At this point it certainly seems like AI’s impact will be focused on enhancing the Personalized Intelligence (PI) of individual workers, and is likely to create winners and losers. Secretarial and administrative jobs are likely to see continued declines, while business and financial occupations are expected to see strong growth. Many of the growth professions are those such as financial analysts that employ AI tools in their day-to-day jobs as a way to increase PI and improve productivity.
Disintermediation is already plowing headlong through the residential brokerage industry and is unlikely to abate any time soon. However, because of the heterogeneous data and complex decision-making processes involved in commercial and multifamily real estate investments, doubts remain whether it will be able to replace the judgement and trust that experienced industry professionals bring to the table.
The Myth of Free Delivery
It is an economic principle that when cost is zero, demand is infinite. But the “last mile problem” is bearing down on many who are unable to handle the burden.
Over two-thirds of the parcel delivery in the United States is still B2B, despite the huge growth in e-commerce and B2C shipping. One of the biggest problems is that B2B shipments generally must arrive during business hours, which adds to the already congested roadways. This increases traffic and environmental issues alike, while also adding serious wear-and-tear to an aging infrastructure.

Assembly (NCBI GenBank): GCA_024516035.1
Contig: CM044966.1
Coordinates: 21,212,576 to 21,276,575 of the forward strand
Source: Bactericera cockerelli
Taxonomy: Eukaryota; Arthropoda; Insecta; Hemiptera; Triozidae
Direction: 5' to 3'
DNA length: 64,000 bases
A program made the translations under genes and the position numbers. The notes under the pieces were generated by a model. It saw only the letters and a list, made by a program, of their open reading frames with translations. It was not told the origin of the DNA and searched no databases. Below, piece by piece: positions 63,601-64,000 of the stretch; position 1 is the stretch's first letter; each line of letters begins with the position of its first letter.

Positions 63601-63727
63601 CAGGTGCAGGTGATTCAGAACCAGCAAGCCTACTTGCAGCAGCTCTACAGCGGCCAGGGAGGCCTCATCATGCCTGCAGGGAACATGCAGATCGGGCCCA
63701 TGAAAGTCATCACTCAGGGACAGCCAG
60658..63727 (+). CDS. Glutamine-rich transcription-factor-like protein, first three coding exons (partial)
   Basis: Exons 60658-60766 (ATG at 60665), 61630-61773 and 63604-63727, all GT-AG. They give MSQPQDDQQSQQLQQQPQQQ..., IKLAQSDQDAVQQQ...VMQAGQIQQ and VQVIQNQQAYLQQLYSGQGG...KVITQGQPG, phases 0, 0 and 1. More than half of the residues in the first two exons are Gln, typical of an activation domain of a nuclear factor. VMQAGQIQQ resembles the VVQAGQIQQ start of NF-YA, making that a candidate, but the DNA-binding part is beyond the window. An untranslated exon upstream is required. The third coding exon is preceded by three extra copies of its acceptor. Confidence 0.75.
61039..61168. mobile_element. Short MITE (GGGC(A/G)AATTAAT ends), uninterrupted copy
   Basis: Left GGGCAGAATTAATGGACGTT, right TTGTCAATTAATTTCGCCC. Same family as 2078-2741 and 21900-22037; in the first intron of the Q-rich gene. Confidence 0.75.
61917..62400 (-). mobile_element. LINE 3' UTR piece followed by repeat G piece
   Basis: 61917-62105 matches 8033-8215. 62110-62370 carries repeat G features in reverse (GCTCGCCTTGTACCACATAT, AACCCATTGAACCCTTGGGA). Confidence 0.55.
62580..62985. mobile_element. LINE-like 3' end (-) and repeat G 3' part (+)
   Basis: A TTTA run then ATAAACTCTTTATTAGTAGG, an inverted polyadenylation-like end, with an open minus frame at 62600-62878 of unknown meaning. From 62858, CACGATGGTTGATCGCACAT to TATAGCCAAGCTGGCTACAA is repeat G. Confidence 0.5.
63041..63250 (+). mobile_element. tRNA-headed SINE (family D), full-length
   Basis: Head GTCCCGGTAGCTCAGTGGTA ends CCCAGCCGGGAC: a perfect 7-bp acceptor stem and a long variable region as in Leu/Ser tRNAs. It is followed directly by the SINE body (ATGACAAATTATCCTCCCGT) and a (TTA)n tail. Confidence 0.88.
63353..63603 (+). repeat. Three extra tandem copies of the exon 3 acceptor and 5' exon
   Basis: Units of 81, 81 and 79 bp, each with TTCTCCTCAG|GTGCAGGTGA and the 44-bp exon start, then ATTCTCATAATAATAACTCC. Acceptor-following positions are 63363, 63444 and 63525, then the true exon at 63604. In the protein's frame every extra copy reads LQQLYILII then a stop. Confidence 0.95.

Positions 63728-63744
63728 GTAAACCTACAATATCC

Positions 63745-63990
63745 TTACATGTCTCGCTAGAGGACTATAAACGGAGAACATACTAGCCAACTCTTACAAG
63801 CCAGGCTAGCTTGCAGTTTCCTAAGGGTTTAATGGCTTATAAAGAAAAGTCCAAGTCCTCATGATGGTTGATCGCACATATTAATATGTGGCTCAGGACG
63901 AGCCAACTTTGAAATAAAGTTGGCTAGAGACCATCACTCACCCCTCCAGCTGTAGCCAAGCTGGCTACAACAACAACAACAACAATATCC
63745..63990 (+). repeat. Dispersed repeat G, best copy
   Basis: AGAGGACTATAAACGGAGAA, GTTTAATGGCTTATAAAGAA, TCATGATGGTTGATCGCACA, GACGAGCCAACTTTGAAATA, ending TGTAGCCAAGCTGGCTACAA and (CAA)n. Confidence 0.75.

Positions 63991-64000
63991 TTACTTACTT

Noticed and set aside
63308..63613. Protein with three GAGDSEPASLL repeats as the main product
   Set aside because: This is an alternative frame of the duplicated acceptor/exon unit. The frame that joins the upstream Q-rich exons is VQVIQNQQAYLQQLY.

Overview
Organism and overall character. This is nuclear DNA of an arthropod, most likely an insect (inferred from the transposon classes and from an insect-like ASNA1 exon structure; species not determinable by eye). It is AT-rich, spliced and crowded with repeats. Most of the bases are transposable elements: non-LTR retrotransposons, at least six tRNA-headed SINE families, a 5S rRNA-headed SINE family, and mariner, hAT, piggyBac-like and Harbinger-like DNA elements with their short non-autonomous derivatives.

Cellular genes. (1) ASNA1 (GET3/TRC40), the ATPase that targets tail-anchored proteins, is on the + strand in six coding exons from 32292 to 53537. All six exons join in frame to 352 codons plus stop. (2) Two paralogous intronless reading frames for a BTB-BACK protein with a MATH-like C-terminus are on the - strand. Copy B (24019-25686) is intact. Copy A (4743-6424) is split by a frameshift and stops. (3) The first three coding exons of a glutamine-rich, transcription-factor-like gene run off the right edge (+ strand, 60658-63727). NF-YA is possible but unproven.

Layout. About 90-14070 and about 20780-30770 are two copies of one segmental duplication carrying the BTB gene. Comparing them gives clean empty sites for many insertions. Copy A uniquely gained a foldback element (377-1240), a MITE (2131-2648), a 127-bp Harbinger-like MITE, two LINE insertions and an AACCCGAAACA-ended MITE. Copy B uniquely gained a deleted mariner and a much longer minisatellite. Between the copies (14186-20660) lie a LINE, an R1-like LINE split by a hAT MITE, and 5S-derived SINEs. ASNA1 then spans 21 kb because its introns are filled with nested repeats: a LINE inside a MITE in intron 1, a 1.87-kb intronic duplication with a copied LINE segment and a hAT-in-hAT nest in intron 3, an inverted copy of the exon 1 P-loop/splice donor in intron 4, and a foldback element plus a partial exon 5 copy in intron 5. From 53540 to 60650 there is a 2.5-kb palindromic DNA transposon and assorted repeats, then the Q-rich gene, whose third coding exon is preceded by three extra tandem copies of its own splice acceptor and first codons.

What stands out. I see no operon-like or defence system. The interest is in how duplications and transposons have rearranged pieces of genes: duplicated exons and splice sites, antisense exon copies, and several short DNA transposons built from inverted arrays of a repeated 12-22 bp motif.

Even as “free shipping” and “free returns” are widely marketed to consumers, there are hidden costs to retailers, municipalities and ultimately taxpayers. And sooner or later, the books will have to balance.
Solutions range from inventive permitting and taxation strategies to urban planning and capacity management.
Retail Transforming to a New Equilibrium
If anything has been proven over recent years, it is that the brick-and-mortar retail sales channel is far from dead. New entrants to the retail space are simply taking an “online first” approach or at the least an omnichannel view of retail where they can smoothly transition to physical storefronts.